Richard Artschwager is sitting on the steps of one of his sculptures, leaning against its monolithic slab, quietly absorbed in a book. He wears jeans rolled up at the cuffs, white sneakers and a nondescript blue shirt. His legs are casually crossed, and he peers at the book's pages through wire-rimmed spectacles.
In other circumstances, he could be reading beneath a park monument. Only Artschwager is at the Museum of Contemporary Art, and the park is an indoor sculpture exhibition, which opens today and represents a quarter-century of his life's work.
The artist is proud. "It's a beauty," he says of the work's presentation, which features his hallmark Formica furniture sculpture and paintings on Celotex. At 64, he is finally comfortable with having such a cumulative event. "I'm at peace with my gray hair and I'm at peace with the retrospective," he says.
Though he's shown with ultra-prestigious Leo Castelli since 1963, the New York artist and former furniture maker has been appreciated late in his career, having been largely lost in a garble of labels--Conceptual-Minimal-Duchampian-Dadaist-Photo Realist--which he predated or interpreted in a more personal manner.
In 1979, the Albright-Knox Art Gallery in Buffalo, N.Y., staged the first major survey of his work, and since then recognition has come in a rush. Two years ago, the Mary Boone Gallery showed a mini-restrospective of his '60s furniture constructions. Once frustrated by his works, critics suddenly began citing him as "brilliant," "original," "significant," while a young generation of artists working with furniture has conferred him with the grand-old-man status of a classical artist.
The current show, organized by the Whitney Museum of Art, is the official bugle call, announcing that the art world has awakened to Artschwager.
For his part, the artist is eager to show his "stuff," as he calls it. A tall, lanky man, he unfolds himself and stands affably smiling amid his art, like a young boy in a roomful of toys.
The monolith, "Tower," for instance, seems playful enough. The viewer scampers up the steps, peeks through the camera-like opening, sees the white gallery wall and laughs.
Artschwager says he wants people to learn how to look, and he sees his art as a catalyst that stimulates their experience. They're not being had, he says, but rather asked to participate.
"The artist should go away and disappear. Get the artist out of there and above all tape up his mouth," he says, turning and loping off through the galleries. Among the works spread before him are the grinning ivories of his "Piano II," "Elevator," with its ascending and descending chorus of a - h-h-hs , his "Table with Pink Tablecloth" and "Tower III (Confessional)," in which he explored relationships of power after his second marriage broke up.
He stops in front of his twin table and mirror constructions.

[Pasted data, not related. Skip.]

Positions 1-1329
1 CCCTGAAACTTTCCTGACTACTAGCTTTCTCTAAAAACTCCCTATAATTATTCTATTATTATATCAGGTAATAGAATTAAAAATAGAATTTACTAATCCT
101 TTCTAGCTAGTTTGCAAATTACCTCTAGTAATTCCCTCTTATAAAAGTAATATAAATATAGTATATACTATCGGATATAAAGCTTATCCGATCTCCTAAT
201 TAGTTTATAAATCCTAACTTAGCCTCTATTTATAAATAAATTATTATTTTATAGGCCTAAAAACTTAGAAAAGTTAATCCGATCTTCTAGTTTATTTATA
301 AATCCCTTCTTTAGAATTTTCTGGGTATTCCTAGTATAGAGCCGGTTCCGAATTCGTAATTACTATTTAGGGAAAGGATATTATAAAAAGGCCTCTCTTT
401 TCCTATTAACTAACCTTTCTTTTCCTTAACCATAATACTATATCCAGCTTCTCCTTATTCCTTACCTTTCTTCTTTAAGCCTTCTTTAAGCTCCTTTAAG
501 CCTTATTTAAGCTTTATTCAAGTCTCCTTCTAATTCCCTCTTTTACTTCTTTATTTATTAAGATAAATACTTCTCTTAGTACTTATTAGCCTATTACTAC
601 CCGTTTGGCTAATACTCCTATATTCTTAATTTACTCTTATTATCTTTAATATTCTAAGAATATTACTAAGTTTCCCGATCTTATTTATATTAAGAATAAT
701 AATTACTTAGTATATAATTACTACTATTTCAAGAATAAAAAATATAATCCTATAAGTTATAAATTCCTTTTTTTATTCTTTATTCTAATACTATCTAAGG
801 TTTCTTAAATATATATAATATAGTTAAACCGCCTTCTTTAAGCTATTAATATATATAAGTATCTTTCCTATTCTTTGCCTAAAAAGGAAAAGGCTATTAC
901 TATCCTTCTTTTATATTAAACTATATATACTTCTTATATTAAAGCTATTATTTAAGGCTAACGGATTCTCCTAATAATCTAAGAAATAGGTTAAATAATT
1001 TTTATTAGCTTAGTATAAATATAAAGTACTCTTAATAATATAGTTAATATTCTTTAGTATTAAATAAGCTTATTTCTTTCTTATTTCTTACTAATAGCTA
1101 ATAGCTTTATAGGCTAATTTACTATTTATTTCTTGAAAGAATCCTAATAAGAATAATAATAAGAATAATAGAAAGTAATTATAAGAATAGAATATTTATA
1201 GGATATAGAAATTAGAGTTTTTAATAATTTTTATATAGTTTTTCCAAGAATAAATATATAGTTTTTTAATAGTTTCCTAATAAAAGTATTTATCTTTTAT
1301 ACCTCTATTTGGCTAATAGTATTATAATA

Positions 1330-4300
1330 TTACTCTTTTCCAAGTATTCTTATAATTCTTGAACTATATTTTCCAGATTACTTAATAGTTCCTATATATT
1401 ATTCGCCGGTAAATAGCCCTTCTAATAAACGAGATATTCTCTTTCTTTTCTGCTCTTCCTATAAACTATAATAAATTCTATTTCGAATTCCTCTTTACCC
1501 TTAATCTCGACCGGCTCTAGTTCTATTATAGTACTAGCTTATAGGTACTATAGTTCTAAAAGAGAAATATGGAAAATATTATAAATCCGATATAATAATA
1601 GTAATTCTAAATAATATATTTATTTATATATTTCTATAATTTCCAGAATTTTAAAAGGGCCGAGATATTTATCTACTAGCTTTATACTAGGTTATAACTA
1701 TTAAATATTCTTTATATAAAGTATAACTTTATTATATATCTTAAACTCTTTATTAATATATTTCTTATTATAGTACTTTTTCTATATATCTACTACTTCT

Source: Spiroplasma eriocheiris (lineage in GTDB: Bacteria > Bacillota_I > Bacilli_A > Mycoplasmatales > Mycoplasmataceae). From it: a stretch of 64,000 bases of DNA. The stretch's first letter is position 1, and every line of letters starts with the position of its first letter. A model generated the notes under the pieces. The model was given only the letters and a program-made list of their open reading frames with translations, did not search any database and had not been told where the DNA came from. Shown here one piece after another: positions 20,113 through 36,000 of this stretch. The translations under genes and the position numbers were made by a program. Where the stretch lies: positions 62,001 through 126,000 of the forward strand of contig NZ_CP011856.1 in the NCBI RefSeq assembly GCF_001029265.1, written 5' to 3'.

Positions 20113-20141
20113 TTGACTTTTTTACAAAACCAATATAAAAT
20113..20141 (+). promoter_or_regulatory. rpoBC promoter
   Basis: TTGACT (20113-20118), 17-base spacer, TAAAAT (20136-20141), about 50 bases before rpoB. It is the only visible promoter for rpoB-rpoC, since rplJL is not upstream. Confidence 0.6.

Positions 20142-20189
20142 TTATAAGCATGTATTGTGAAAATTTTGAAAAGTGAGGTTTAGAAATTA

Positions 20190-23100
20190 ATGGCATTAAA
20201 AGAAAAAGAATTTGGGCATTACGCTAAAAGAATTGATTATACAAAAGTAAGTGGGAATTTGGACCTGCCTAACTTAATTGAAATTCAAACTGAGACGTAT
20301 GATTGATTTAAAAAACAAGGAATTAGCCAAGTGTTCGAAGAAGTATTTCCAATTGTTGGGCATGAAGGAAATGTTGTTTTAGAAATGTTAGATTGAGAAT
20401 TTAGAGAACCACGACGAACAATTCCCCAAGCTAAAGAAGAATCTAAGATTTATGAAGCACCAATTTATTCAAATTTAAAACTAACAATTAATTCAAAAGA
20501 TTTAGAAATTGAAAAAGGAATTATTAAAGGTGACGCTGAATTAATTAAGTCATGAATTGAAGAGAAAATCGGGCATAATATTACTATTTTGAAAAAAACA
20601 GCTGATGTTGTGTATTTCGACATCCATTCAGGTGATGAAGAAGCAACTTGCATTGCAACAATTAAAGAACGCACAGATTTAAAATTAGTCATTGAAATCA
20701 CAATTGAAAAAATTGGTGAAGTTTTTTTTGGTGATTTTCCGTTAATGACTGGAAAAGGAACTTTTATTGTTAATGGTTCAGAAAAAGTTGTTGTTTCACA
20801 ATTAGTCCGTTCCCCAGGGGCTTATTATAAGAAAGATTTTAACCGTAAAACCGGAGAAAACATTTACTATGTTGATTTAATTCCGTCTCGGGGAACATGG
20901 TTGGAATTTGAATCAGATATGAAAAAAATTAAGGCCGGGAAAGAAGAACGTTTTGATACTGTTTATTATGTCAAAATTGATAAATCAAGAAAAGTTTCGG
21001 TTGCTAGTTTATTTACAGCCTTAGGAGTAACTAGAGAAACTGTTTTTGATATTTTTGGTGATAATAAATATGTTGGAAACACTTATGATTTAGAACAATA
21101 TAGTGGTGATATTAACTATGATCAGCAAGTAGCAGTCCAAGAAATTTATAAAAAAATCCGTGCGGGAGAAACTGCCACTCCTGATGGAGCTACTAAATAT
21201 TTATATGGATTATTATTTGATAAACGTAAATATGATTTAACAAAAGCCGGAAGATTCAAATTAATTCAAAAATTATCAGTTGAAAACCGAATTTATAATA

"It's meant to be what it's like or what it could be like. You can take your choice. One is the fact and the other is the alternative," he says.
"Why does art have to be so complicated? Of course, it doesn't."
His tour de force, however, the work he thinks he might not be able to repeat, is the prosaically itemized "Clothes Closet, Bed, Rug, Corner," a black-and-white domestic scene he painted on Celotex three years ago. Artschwager has created two distances, two scales, two points of view, one on eye level, the other an Alice-in-Wonderland look at a tiny world down the rabbit hole, he says.
The tour de force is the rug. "It had to look right in respect to that (the small furniture), but it also had to look right in respect to that (the large corner), which is a different perspective. That's done by letting the rug have wrinkles. It's really too far from the wall, but it's OK because of the patterns, and it's folded back," he says, beaming.
Artschwager desperately wants the viewer to see . "If you look long enough that will start happening," he says.
Succinctly, Artschwager's credo is "live and let live." About the only thing he is sure of is ambiguity. The consummate analyst, Artschwager is constantly looking back at himself. He is a student of the Enlightenment, believing that critical reason can free humanity from indoctrination. "I'm an 18th-Century person," he says. "The flaw is daydreaming."
Reality is the ups and downs of his life: three marriages--the second one ending in "neurotic storm and stress"--dead spots of creativity, the 1958 fire that destroyed his furniture shop and ultimately signaled the way into art.
Existence is tricky. You've got to savor what you've got and not count on anything more.
"I'm looking at you in this setting which is this table and these other tables over there. Time-wise there's eternity over here, then there's your time, then eternity over there. So whatever you do, if you just turn your head that way, you refer to the emptiness there. That's very special. You blink and that's very special. Everything counts.